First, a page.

outsource issue 31 - (Page 44)
Paul Wickens is the Chief Executive of NICS Enterprise Shared Services, an
SSO established three years ago to serve the Northern Ireland Civil Service.
As part of an ongoing research project into shared services, researcher Kathleen
McLoughlin interviewed Paul on the formation of his organisation
and the importance of developing a coherent brand, embedding the concept
of enterprise right at the heart of the structure…
is an academic
Kathleen McLoughlin: How was
Enterprise Shared Services formed?
Paul Wickens: ESS was established in
January 2010 and tasked with integrating
six previously separate NI Civil Service
reform projects into a single, cohesive
organisation. For example through the NICS
reform programme we developed an IT
shared service centre from the ground up
called IT Assist. A strong business case was
made to bring it and the other IT, finance
and HR projects together within ESS – a
new directorate within the Department of
Finance and Personnel.
rationalisation and co-ordination of
specific skills (for example, contract and
supplier management) and the opportunity
to benchmark and share best practice.
Costs had to be reduced and there
was a range of systems and services that
required attention – many of which were
outdated and no longer fit for purpose. The
main problem was that all we were doing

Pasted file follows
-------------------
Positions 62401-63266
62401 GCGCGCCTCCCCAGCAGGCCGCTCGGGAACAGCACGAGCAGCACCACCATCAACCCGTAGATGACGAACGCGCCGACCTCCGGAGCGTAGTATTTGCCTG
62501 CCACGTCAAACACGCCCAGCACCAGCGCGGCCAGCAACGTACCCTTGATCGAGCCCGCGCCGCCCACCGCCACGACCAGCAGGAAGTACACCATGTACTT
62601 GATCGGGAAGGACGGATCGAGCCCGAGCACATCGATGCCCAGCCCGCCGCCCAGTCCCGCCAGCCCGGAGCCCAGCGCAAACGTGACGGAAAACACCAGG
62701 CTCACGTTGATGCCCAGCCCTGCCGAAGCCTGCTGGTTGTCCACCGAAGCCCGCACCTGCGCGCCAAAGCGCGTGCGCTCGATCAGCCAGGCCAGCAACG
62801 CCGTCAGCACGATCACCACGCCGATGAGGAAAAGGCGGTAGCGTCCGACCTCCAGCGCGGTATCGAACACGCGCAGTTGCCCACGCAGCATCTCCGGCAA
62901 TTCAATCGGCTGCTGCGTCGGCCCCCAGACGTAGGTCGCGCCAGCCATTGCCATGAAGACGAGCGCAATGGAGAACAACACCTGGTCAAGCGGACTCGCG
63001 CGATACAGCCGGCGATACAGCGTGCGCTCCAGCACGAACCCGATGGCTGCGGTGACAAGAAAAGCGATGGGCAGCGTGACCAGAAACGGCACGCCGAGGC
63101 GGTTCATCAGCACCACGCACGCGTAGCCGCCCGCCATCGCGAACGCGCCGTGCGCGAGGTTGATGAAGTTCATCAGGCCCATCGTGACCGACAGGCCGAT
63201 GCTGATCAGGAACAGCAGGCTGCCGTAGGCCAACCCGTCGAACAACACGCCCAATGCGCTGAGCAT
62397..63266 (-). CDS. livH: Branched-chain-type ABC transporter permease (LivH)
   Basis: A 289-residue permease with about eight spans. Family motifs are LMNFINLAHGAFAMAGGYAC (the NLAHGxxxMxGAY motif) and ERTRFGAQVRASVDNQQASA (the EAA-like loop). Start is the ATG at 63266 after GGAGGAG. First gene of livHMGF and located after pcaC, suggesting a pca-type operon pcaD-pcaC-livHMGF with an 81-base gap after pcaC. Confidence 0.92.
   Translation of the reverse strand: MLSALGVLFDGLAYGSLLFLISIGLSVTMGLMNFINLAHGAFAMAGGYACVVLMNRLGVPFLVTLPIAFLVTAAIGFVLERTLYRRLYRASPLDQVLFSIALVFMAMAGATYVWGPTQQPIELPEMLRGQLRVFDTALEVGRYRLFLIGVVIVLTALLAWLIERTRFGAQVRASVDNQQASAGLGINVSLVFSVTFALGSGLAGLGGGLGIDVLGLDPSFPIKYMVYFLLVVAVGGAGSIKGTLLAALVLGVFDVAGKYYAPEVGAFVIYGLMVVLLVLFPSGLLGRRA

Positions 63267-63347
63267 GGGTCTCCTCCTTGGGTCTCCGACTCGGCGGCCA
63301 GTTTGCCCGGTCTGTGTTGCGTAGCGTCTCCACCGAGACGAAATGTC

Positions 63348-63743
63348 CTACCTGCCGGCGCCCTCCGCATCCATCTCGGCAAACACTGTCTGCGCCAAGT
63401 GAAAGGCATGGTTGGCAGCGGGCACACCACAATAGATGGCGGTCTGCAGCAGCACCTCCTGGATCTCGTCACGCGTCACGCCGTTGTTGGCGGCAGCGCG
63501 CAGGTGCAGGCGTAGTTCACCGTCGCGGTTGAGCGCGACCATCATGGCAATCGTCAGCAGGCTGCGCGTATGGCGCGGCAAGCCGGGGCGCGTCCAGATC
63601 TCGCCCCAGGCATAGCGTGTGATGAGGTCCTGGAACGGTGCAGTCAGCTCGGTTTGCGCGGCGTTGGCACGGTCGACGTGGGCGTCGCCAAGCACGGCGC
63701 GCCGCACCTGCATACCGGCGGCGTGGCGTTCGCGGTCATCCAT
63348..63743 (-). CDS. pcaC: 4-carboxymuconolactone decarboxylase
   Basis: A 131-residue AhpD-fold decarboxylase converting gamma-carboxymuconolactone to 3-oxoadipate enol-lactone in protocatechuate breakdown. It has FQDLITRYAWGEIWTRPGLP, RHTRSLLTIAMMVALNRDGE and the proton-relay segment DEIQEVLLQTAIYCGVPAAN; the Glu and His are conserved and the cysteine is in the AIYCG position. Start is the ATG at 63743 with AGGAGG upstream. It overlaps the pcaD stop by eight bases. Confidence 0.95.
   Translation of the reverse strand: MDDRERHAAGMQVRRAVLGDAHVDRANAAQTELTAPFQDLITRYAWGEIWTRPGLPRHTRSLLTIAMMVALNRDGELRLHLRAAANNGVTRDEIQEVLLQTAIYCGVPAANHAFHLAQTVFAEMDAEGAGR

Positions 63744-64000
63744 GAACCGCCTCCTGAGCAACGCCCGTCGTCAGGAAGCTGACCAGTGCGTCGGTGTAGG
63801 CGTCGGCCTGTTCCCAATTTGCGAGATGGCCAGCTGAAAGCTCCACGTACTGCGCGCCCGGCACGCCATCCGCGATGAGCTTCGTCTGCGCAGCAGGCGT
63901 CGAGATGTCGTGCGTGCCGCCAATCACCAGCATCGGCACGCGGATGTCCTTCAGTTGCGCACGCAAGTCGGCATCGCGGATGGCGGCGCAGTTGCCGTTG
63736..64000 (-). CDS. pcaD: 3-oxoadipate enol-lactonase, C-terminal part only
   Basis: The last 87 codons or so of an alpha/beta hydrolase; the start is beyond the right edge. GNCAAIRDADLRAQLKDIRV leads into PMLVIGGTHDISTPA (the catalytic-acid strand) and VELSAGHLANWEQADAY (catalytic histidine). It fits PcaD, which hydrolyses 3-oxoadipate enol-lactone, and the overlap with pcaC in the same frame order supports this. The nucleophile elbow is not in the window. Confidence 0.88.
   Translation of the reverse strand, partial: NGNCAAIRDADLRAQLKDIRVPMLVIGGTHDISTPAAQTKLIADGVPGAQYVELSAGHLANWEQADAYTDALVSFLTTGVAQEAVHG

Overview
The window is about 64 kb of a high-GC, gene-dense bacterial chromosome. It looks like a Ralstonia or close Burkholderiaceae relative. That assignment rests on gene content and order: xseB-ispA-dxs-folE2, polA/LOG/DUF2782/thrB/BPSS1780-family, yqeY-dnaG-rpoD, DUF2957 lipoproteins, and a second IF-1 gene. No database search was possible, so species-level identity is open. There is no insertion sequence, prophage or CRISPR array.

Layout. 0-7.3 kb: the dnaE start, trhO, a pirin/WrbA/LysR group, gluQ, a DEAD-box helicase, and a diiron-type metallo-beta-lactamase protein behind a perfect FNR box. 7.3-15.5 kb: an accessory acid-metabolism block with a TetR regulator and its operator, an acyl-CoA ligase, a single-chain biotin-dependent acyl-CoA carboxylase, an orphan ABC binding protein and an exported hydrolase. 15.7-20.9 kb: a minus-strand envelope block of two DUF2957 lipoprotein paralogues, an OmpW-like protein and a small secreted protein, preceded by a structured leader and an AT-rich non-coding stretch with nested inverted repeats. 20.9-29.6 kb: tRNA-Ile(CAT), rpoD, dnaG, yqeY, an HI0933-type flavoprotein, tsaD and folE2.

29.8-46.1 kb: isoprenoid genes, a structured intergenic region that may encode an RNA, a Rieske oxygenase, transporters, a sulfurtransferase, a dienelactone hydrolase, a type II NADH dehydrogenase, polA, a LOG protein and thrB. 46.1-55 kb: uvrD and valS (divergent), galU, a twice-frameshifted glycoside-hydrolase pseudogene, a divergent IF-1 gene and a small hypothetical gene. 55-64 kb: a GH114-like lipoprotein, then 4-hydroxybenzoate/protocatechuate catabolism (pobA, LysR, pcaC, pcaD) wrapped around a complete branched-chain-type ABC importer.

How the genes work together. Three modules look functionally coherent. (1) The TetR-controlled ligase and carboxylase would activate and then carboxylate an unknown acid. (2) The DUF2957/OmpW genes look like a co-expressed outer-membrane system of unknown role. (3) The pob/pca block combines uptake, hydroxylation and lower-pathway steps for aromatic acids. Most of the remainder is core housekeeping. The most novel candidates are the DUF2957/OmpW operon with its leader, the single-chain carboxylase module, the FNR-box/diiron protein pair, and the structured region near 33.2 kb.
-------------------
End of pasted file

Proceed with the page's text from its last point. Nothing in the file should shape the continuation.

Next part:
was fire-fighting: putting out one system
at a time, without the opportunity to look at
the big picture.
As an example of this: HR had a number
of different payroll systems, some in a
fragile state, and with various contracts
that were due for renewal. On the finance
side there were different implementations
of Oracle financials throughout the NICS.
We then took the opportunity to look at
cost, but simultaneously, to consider an
overall transformation process, which would
consequently drive step changes in
quality, efficiency and effectiveness in five
areas (see Figure 1).
KM: What would you say was the
single driving force for developing
shared services? Was it the need for
civil service change or was it cost
reduction, quality improvement, and
better, more joined-up thinking?
PW: It was all of those things. The business
case gave us a mandate to have greater
clarity on accountability, a sharper focus
on customer experience, an enhanced
level of collaboration, co-ordination and
integration, improved efficiency through
“The Opposition aren’t really the Opposition. They’re just called the Opposition. But in fact they
are the Opposition in exile. The Civil Service are the Opposition in residence.” – Antony Jay
p44-47 Paul Wickens APP.indd 44
Table of Contents for the Digital Edition of outsource issue 31
Keys to Driving Supply Chain Outsourcing Success
Biography of a Carve-Out
Culture and Values
Redefining the Law Firm Delivery Model
Sharing the Glory
Breaking the Outsourcing Conundrum
Back from the Summit
Losing the Race Before You Put On Your Trainers
Innovate to Accelerate
Making an Impact
Home or Away?
Dead and Buried?
So What Now?
The Legal View
The Deal Doctor
The Last Word
outsource issue 31